Cape Le Grand NP, Western Australia

le grand np sign  

Sometimes the wind just isn't right for sailing in the direction we want to go. Sometimes that's okay. There are six national parks in the Esperance region. The closest, Cape LeGrand National Park is only about 50km (35 miles) to the east and Del offered the use of her car again. When the weather gives you lemons (and friends lend you cars), make lemonade. We were off bright and early, heading to the national park.

The park covers an area of ~78,600 acres and is an ancient landscape. The coastline is mostly granite outcrops and boulders, fringed with white sand beaches overlooking the Recherche Archipelago and the Southern Ocean. Inland, the parklands are bush-covered sand plain with an occasional swamp or fresh water pool thrown in for good measure. Le Grand is named after one of the officers on L'Esperance, one of D'Entrecasteaux's ships that arrived in the 1792 French expedition.




We paid our $12/car entry fee at the unmanned entrance station and headed directly to Lucky Bay. We missed this anchorage on our way through the Recherche Archipelago because it wasn't a safe anchorage for the current wind direction, but we'd heard much about it. We weren't disappointed. The sweeping sand beach and aquamarine waters were stunning. We walked the beach, climbed up the dunes and evaluated how difficult it might be to land a dinghy here with the current swell and rollers.


lucky bay


But the primary reason for coming to this beach was that a small fresh water stream ran across the shore to the ocean and kangaroos regularly watered here. As we walked alone along the beach, we were disappointed that no kangaroos showed their faces. Wrong time of day, I guess. We did, however, spot several rock parrots, a new species to tick off our Australian bird list.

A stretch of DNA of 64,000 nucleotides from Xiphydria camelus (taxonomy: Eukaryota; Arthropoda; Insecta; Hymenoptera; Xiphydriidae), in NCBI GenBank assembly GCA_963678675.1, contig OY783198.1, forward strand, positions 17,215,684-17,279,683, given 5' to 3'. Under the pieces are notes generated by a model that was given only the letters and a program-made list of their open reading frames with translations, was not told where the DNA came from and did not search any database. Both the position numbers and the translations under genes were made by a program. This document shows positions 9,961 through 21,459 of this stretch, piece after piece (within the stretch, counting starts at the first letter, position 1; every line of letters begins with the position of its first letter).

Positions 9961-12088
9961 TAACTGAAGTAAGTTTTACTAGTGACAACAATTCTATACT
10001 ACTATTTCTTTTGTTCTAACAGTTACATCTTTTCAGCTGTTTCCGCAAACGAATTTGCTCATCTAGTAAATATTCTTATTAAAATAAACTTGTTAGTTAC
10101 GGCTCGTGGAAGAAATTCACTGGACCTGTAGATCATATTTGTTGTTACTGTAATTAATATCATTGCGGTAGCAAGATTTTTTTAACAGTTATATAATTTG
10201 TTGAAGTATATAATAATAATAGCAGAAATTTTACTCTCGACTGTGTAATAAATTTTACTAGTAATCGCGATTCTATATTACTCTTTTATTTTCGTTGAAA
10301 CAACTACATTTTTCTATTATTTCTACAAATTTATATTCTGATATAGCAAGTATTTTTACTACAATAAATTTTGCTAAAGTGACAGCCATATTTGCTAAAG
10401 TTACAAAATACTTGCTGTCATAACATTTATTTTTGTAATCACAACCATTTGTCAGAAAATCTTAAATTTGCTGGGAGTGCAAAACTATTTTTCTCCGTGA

rock parrot


Banksia, named after Joseph Banks, naturalist aboard the Endeavor, on Captain Cook's first major expedition (1768-1771), grows abundantly here in the sandy soil. I'm not sure we have anything like it in the US. We saw it growing for the first time in New Zealand.




Just when we'd nearly given up, a possibly-grey something of a blur caught our attention near the edge of the bush. Could it be a kangaroo? And then the grey blur hopped onto the beach in clear view.


kangaroo on beach


Oh, my … it was a kangaroo, no two kangaroos, no three kangaroos ... drinking, hopping, munching, and preening on the beach. A female and her joey laid down for a rest.


sunbathing kangaroos


We made our way up the beach, closer and closer. We didn't want to frighten them, but I was keen to get some good photos. As I stood there quietly, snapping photos, much to my surprise, they hopped up to me, gave me a sniff, allowed me to give them a pat on their backs and proceeded to eat grass roots nearby. We spent well over an hour, watching, photographing, interacting and enjoying. What a morning!


marcie with the roos


There are several other scenic bays within the park and we stopped at them all for a look-see. At Thistle Cove (named by Flinders after Ship's Master, John Thistle), we walked on smooth, granite rocks to view the bay and then past Whistling Rock, a wave-shaped rock, standing on end, that acted as a natural amphitheater and eerily reflected the sounds of the surf.


whistling rock


The Aborigines have inhabited the area for centuries, if not millennia, and the Njunga people are acknowledged as the traditional custodians of the park. Several info signs and Aboriginal paintings provided insight into the Dreaming legends of the area, none so enchanting as that related to Frenchman's Peak.


frenchmans peak


Aboriginal people were camping by the sea and told their children to stay in camp with the elders while the parents were gone. The children disobeyed and went “walkabout”. They discovered an eagle's nest and stole the eggs from it. The mother eagle, upset by the theft, picked up the children and dropped them into the sea. Their parents still mourn for them. Moral of this story: Obey your parents.




Though few flowers were in bloom, we did enjoy the showy blossoms of the chittick (lambertia inermis), a shrub that is endemic to this part of Western Australia.




To top off the day, on the way back into town we found the small Kepwari Wetlands Trail at Walden Lake, a 3.6km walk on well-maintained trails and raised boardwalks with bird hides and lovely banksia canopies along the way. We saws lots of waterbirds and waders and thoroughly enjoyed the contrast between ocean and fresh water flora and fauna.


kepwari view


Tomorrow? We need to think about leaving soon. Let's see what old Neptune has in store for us.